The Model Guidelines can be characterized as a knock off of the American Bayh-Dole Act, 1980 in terms of its underlying philosophy and legal framework. They seek to promote transfer of technology and knowledge from academia to industry through better clarity on IP ownership and IP licensing. They implicitly advise mandatory registration of all the IP generated at academic institutions, developed utilizing the resources of the academic institution. The ownership of such IP, ordinarily, is to be vested in the academic institution itself. After vesting of ownership, the academic institutions are required to endeavor to commercialize the inventions by licensing (exclusive or otherwise) or assigning them to private players. The licensing or the assignment fee so generated is then supposed to be split between the inventor and the institution. Thus, the Model Guidelines have adopted the ‘incentive model’ to allure creators to respond to the needs of the industry.
For the purpose of handling all IP related activity in the academic institution, the Model Guidelines propose the establishment of an ‘IP Cell’. The IP Cell is the nodal agency to implement the mandate of the Model Guidelines. The Model Guidelines are an attempt to overhaul academia-industry relation by incentivizing research led education. In a nutshell, they are structured on the idea of patenting as an obligation, technology transfer as a necessity and royalty as a right to inventors.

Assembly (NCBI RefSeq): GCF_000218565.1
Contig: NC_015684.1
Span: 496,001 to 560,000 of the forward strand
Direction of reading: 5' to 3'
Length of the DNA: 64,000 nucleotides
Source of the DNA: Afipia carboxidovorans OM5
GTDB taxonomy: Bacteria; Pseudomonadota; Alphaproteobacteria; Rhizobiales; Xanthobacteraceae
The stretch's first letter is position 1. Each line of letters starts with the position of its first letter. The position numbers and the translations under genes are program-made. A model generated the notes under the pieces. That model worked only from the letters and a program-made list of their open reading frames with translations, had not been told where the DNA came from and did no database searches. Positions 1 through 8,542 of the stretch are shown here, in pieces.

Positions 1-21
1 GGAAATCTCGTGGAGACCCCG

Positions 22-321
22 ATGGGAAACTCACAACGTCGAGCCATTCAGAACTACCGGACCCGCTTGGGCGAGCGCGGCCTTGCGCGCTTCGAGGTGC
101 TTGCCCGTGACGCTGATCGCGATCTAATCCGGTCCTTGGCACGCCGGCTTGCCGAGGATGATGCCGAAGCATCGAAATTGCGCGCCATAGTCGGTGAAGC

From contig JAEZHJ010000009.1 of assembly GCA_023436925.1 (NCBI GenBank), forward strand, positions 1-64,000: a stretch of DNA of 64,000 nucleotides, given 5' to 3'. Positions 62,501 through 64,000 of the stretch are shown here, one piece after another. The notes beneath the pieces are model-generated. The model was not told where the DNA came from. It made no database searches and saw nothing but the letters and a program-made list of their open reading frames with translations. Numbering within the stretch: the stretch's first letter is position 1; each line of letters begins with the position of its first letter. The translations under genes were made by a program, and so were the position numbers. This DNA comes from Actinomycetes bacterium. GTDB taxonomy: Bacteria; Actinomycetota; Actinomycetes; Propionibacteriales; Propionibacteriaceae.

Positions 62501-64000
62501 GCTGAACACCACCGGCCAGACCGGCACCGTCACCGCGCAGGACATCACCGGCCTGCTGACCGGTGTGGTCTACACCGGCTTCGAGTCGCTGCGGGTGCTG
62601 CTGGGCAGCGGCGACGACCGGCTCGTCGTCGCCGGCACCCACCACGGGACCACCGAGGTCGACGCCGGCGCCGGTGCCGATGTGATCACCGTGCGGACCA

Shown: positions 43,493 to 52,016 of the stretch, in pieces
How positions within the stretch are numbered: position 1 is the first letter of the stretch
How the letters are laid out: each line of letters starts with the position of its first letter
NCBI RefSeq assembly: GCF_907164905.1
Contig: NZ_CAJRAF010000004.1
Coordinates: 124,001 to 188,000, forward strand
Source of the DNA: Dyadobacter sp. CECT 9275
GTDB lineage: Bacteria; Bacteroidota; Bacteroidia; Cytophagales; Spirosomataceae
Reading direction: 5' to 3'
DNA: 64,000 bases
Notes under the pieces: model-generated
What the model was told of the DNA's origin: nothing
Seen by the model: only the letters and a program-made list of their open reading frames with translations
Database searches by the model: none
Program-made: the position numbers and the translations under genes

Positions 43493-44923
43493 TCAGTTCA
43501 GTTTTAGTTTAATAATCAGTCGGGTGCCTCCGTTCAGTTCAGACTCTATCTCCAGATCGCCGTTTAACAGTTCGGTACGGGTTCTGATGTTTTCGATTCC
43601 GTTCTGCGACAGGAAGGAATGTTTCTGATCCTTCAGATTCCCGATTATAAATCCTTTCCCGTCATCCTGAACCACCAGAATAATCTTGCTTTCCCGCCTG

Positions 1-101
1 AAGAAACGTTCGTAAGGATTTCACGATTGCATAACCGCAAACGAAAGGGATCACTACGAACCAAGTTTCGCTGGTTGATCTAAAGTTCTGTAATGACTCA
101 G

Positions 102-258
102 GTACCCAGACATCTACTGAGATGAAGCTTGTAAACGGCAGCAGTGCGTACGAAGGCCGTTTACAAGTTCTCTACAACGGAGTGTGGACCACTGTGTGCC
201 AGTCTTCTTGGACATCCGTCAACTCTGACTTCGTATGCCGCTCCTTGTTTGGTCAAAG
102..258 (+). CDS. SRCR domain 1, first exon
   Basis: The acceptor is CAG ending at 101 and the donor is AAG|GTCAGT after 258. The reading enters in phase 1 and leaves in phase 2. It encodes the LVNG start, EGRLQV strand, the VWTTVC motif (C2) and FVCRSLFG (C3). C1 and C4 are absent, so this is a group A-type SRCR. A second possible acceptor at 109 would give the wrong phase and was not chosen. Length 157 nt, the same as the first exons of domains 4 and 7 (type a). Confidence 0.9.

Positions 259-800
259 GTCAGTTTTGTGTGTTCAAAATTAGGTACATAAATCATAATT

Unfortunately, what Prof. Basheer and Pankhuri said about the Model Guidelines’ provenance i.e. NIPRP is squarely applicable to them too – They are more faith-based than fact-based and endorse a fairly formalistic view of IP, taking it to be an end in itself. The object of the Model Guidelines to promote technology transfer and commercialization of IP generated in academic institutions is certainly laudable. But the framework and the path adopted by them have many apparent flaws. While it is not possible to examine all of them in a single blog post, in the forthcoming paragraphs, I attempt to point to the major drawbacks that infect the Model Guidelines.